The Saratoga Sun -

Reflections: Wyoming-grown wheat awarded gold medal at World's Fair

 


Reprint of these stories from the April 13, 1906 issue of The Grand Encampment Herald brought to you courtesy of Grandma’s Cabin, Encampment, Wyoming. Preserving History - Serving the Community.

Wyoming Grown Wheat Awarded Gold Medal At World’s Fair

Rieck Brothers of Encampment Demonstrate Agricultural Possibilities of This Section of the Great West

Rieck Brothers received last week from St. Louis a very beautiful and elaborately engraved gold medal which was awarded them for an exhibit of Wyoming grown wheat at the great Louisiana Purchase Exposition of 1904. The medal is one of the highest awards made. These gentlemen secured one of the three medals awarded to this state.

This has more than ordinary significance to the people of this country. It means that the most competent judges of grain have said that Wyoming wheat is the best quality. It has hitherto been supposed that the climate and soil of this part of the state were unsuited to the growing of wheat. But a vast amount of knowledge of agricultural matters can be gained only by experiment, and so these enterprising agriculturists have demonstrated that the very finest wheat can be produced in this section.

So there is no good reason why the farmer of Wyoming cannot produce wheat, not only for local consumption but for export as well. And there is no reason for doubting the statement that within a few years this great state will be producing crops of grain that will rank with the best in the United States and that there will be mills established for handling the crop. Thus new enterprises will flourish and Wyoming will in time take its place as one of the great wheat producing states.

The subject of wheat growing in Wyoming will be discussed at the Farmers’ Institute here tomorrow.

A Successful Plea

Mike Cannon is a genius, a man of many gifts, of various and sundry adaptabilities. When it comes to measuring off a yard of calico and at the same time answering politely all the questions of a fair customer or filling a molasses jug without spilling any of the precious liquid, he’s got all the other fellows skinned to a city block.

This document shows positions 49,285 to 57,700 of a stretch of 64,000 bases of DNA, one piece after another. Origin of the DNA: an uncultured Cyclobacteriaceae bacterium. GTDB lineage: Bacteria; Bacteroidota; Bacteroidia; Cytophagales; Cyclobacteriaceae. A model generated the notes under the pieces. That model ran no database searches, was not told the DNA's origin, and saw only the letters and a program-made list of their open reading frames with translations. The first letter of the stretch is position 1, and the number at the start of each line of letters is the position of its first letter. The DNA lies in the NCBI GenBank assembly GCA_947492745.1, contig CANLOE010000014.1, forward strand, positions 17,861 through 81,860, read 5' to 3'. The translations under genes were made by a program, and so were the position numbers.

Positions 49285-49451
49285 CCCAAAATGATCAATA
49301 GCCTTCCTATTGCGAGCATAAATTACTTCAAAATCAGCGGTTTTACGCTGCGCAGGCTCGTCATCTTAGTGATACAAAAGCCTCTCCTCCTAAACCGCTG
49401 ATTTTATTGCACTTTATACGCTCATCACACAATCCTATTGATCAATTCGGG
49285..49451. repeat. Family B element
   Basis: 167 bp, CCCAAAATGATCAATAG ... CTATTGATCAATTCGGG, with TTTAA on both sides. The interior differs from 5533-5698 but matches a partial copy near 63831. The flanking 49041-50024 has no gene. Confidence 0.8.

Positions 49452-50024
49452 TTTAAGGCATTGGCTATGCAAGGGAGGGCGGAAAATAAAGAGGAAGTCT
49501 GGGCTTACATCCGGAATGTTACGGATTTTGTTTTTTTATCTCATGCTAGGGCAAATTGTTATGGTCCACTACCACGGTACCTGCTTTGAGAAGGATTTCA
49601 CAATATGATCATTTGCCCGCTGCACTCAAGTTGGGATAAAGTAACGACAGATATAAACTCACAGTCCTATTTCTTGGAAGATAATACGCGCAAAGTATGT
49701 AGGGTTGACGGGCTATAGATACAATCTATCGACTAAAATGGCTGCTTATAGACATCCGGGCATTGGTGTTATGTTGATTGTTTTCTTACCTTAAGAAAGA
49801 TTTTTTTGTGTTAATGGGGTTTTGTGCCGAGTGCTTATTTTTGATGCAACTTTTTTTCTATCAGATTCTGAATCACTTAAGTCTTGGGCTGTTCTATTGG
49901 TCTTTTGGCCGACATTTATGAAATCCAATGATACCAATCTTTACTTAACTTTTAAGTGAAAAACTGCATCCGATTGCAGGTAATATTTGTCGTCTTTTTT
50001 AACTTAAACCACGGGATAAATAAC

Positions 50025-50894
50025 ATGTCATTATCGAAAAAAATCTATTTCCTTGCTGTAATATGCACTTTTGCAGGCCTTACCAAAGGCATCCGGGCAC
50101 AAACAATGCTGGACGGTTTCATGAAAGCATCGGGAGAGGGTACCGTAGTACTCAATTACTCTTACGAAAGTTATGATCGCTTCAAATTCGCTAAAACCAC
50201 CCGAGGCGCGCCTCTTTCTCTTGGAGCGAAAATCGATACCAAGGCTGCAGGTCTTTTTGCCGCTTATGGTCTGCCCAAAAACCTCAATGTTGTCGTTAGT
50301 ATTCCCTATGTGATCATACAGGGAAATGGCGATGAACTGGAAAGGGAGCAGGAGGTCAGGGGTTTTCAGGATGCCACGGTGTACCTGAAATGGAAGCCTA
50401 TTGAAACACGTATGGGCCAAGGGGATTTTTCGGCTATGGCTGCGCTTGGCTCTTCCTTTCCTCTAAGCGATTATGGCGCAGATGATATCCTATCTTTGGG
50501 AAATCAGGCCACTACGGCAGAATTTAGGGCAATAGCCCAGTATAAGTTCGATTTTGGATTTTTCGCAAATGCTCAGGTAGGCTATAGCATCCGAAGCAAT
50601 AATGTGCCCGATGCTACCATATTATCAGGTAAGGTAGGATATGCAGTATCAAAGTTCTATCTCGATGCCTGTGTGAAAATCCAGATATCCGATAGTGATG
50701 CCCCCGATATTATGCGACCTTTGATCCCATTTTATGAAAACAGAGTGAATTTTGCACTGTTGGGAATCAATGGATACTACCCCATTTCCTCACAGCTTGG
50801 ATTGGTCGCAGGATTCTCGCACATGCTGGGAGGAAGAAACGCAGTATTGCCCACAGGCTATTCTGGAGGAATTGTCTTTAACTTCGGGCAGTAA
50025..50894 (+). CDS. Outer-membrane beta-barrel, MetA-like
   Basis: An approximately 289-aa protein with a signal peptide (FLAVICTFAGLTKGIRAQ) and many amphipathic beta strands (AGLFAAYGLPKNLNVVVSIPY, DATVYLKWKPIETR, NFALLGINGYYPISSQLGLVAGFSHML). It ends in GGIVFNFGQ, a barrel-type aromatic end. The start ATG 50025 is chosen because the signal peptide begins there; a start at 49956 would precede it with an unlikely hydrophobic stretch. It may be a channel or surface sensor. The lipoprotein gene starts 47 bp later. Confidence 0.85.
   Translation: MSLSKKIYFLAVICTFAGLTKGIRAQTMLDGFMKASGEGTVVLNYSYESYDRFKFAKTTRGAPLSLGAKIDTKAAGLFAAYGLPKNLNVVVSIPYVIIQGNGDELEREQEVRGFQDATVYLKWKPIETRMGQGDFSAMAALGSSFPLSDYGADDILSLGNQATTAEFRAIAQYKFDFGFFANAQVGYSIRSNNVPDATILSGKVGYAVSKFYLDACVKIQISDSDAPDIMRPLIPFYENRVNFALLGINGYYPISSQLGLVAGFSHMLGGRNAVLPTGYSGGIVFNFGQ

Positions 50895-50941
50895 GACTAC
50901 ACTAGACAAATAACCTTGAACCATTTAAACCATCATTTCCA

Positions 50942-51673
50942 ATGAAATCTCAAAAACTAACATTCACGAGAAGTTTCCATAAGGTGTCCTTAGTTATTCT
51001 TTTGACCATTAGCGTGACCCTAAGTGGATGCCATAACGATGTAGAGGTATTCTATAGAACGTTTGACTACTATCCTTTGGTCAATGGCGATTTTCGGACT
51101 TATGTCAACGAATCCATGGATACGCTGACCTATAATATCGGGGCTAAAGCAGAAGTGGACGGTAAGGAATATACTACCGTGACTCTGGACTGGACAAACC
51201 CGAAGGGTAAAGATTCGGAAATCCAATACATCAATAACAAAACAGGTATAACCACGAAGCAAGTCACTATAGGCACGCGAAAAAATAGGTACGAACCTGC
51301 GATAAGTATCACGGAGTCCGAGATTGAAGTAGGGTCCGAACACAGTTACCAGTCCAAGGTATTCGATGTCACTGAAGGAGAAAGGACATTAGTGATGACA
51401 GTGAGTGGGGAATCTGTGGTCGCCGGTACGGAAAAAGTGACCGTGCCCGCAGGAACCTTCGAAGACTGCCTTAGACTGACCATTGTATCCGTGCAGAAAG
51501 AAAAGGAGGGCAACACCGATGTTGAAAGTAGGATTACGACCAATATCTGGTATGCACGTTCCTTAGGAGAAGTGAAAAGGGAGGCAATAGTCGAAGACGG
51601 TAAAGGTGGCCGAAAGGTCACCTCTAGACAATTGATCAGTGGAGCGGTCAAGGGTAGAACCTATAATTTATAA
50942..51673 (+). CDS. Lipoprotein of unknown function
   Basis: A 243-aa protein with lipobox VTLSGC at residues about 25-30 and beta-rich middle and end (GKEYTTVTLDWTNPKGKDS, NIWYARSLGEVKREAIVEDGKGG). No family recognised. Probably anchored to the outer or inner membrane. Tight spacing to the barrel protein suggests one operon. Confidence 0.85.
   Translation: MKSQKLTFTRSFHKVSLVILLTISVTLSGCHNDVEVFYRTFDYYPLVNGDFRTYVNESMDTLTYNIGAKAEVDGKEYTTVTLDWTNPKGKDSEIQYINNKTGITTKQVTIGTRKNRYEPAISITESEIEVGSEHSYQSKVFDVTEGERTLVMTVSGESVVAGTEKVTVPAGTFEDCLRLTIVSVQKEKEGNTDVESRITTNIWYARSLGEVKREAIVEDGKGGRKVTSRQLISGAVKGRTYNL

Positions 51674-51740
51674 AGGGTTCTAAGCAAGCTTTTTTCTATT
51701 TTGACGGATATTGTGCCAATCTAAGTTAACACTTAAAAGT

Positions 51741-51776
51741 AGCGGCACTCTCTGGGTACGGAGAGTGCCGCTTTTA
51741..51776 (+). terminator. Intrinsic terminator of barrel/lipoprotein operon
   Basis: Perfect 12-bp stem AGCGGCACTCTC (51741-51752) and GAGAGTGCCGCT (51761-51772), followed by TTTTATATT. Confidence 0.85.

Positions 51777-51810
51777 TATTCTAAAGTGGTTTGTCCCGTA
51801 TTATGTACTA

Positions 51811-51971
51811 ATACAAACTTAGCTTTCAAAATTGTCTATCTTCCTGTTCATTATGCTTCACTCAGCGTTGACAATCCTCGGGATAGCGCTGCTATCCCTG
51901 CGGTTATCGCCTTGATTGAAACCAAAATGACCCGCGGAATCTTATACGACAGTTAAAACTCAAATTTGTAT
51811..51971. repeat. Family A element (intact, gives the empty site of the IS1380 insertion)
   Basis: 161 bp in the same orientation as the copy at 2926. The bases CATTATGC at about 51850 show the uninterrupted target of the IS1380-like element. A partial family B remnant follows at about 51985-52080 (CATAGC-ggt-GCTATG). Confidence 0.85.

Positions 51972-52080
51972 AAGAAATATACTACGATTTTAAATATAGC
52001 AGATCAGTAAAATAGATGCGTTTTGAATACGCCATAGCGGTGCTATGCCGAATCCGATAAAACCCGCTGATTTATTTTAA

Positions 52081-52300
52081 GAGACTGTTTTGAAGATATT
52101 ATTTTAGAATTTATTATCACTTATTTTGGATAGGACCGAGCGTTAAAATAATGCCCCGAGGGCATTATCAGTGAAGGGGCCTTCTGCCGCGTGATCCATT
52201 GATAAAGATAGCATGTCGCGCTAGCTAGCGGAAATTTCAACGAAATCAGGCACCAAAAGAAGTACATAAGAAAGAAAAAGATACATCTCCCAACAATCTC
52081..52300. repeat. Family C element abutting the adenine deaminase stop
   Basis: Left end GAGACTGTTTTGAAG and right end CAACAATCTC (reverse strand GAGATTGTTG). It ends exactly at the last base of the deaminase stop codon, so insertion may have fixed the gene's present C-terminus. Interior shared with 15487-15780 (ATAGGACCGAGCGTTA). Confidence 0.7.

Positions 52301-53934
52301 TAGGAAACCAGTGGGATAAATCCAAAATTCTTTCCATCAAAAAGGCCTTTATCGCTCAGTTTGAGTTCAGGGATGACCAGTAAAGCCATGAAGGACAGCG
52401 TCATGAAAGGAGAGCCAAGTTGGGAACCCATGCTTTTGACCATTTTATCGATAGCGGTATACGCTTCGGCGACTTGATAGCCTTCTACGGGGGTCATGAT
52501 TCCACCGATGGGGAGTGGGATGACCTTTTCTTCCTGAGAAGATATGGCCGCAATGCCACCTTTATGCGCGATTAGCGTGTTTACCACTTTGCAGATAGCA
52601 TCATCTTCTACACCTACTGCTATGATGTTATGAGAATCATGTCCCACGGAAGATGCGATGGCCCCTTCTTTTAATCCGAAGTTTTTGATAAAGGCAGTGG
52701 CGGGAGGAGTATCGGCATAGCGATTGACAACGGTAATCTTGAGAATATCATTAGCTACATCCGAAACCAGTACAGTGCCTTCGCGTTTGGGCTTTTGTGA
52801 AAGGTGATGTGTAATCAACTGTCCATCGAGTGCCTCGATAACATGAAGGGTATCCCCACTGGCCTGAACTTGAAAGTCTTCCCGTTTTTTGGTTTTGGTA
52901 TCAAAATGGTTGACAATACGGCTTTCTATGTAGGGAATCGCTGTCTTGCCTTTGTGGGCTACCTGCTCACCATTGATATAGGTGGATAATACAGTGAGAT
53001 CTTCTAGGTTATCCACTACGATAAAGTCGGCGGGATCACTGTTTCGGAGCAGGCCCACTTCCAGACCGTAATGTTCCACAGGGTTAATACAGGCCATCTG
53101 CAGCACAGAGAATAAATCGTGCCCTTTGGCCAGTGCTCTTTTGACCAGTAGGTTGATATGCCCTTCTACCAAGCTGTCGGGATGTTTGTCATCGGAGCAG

Mike sometimes however grows tired of the conventionalities of clerical life and his soul pines for something more exciting, for opportunity to let forth the flood of oratory that is stowed away in his bosom.

The opportunity came on Tuesday afternoon and Mike proved himself equal to the occasion. He was invited to act as counsel in Recorder Ferree’s court for a young man who was charged with having offended against the peace and dignity of the great State of Wyoming. The evidence in the case showed conclusively that the defendant was not guilty, but that did not obviate the necessity of making the plea in Mike’s mind. Mike did not adhere very closely to the rules of evidence and pleading as laid down by Blackstone, in fact, he rather scorns red tape and believes in getting at the bottom of things in the good old way and the effort he made was a masterpiece. His forensic appeal brought tears of sympathy to the eyes of the Court and the members of the jury were visibly affected. Mr. Cannon has been busy since court adjourned receiving the congratulations of his friends.

Sent To Reformatory

Ernest Liston was tried in Judge Ferree’s court Tuesday on a charge of burglary and sentenced to sixty days in the reformatory. Charles Martin Junior, who was indicted with young Liston was declared not guilty. The alleged burglary occurred Sunday at Sieber’s bakery.

It will be remembered that the Liston boy was tried on a similar charge some time ago and was convicted, but in consideration of his youth the court suspended sentence on promise of good behavior.

 

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